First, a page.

SMU finishes 7-5 for the regular season, including 6-1 at home and 4-4 in conference.  The Mustangs will learn next Sunday, December 3, which bowl they will be heading off to play.  Tulane finished at 5-7.  The stop at the goal line ended their season, unless they sneak in as a 5-7 team based on academics.

SMU quarterback Ben Hicks had another big day completing 24 of 33 passes for 375 yards and four touchdowns.  He now sits in a tie atop the SMU record book in touchdown passes completed with 51 in just two seasons.  The 32 he threw this year are the most thrown in a season by an SMU quarterback.  He threw for more than 3,000 yard this season and is third in SMU career passing yardage with 6,372 yards.

Courtland Sutton went over the 1,000 yard mark in receiving yardage by racking up 107 yards on six catches.  It was the 14th 100-yard game of his career.  Sutton is a junior eligibility-wise, but plans to make himself available for next spring’s NFL draft.  It is speculated that he will be a first round pick.

Trey Quinn caught six passes for 139 yards, as he too went over the 1,000 yard mark for the season.  He may well join Sutton in volunteering early for the NFL draft.

Xavier Jones rushed for 38 yards on nine carries to scootch over the 1,000 yard mark at 1,019.

So the bottom line for the SMU offense is a quarterback that threw for more than 3,000 yards, two receivers that caught passes for more than 1,000 yards each, and 1,000 yard rusher.  No wonder they averaged 40 points per game.

The coaching carousel as predicted was rapidly spinning after this weekend’s games.  In the “Power Five” conferences, coaches were axed at Texas A&M, Arkansas, Nebraska and Arizona State by Monday afternoon.  Gary Anderson resigned at Oregon State.  The vacancies at UCLA, Florida and Mississippi have been filled, though Dan Mullin opened up the Mississippi State job when he hopped to Florida. Tennessee thought they had a new coach - Greg Schiano, but alumni protests forced the administration to rescind their offer.

At this point, Chad Morris has not been seriously linked to any of the Power Five vacancies, though he is supposed to meet with Tennesse officials on Wednesday.

The two hot names among non-power five head coaches are Scott Frost at Central Florida and Mike Norvill at Memphis.  Frost is likely to get the Nebraska job, the school where he played in the 90′s.  Frost and Norvill face each other this Saturday in the American Athletic Conference championship game.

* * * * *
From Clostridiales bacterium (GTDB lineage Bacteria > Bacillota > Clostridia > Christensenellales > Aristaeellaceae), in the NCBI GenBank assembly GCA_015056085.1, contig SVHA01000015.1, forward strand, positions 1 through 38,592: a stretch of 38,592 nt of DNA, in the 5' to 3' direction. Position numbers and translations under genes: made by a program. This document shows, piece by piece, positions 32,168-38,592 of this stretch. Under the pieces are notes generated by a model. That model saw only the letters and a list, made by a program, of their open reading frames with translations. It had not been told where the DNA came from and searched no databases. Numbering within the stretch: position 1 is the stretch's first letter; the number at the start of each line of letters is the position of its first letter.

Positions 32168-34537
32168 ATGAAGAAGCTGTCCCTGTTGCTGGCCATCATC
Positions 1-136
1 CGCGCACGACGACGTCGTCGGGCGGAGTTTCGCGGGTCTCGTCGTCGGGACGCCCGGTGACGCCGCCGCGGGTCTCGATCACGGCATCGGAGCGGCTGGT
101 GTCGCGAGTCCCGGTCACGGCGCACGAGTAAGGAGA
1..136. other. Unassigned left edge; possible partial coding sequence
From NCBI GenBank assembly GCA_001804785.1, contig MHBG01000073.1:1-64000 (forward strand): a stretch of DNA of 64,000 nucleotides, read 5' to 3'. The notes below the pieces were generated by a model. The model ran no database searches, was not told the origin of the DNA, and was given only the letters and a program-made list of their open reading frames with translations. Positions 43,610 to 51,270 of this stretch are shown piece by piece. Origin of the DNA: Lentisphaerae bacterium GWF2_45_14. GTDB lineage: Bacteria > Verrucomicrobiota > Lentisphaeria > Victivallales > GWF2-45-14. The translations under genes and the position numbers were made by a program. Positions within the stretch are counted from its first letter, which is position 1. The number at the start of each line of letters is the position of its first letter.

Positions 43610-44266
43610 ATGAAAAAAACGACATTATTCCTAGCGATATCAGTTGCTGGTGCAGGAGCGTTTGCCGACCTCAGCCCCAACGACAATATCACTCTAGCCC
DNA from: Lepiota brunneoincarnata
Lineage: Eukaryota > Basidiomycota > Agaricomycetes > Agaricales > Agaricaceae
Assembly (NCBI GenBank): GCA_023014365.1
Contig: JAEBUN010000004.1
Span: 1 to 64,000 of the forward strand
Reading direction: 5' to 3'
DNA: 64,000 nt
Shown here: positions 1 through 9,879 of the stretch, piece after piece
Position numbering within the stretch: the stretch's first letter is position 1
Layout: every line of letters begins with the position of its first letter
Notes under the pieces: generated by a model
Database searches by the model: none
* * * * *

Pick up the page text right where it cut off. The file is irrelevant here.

The Texas Tech job would have probably been the best fit for Morris with his Texas high school coaching ties for recruiting, but Tech is bringing Cliff Kingsbury back after the Red Raiders upset Texas this past weekend.

MEN’S SOCCER:  The SMU Men’s Soccer season came to an end Saturday evening in Cary, North Carolina.   The Mustangs were eliminated from the NCAA Tournament when they lost to North Carolina 2-0 to end their season at 17-3-1.

NOTABLE:

*     The Mustangs wore solid black uniforms against Tulane – black pants and jerseys with red numbers and red helmets for the first time.

 

TO COACH OR NOT TO COACH

BY:  Richard W. Humphrey

The SMU football team lost to Memphis last Saturday 66-45.  The offense obviously showed up, but the defense simply could not come up with the stops needed to win.  Memphis scorched the Mustangs’ defense for the embarassing total of 664 total yards.  It was a balanced attack as they put up 333 rushing yards and 331 passing yards.

SMU scored the first 10 points, but Memphis answered with 24 points on their next four possessions, and the Mustangs never got closer than seven points over the balance of the game.  The loss was SMU’s third in a row and sank their season record to 6-5, and their conference record to 3-4, with a game remaining in the regular season.

This Saturday, the Mustangs host Tulane on Senior Day.  17 SMU seniors will be playing their final home game.  The Green Wave is 5-6, so needs the win to gain bowl eligibility.  They are fresh off a home win over Houston, so come into the game with momentum, as well as motivation.

SMU wants to end their three game losing streak and take some momentum to their bowl game.  Certainly, all three games on the current losing streak were against good teams.  Two were ranked and the other was ranked earlier in the season.  Two were on the road.

For sure this season represents progress for the program even with the current losing streak.  They are bowl eligible for the first time since 2012, and wins in Saturday’s game and the bowl game would make the final record 8-5, which is a quantum leap forward from last season’s 5-6.  The Mustangs still have much to play for.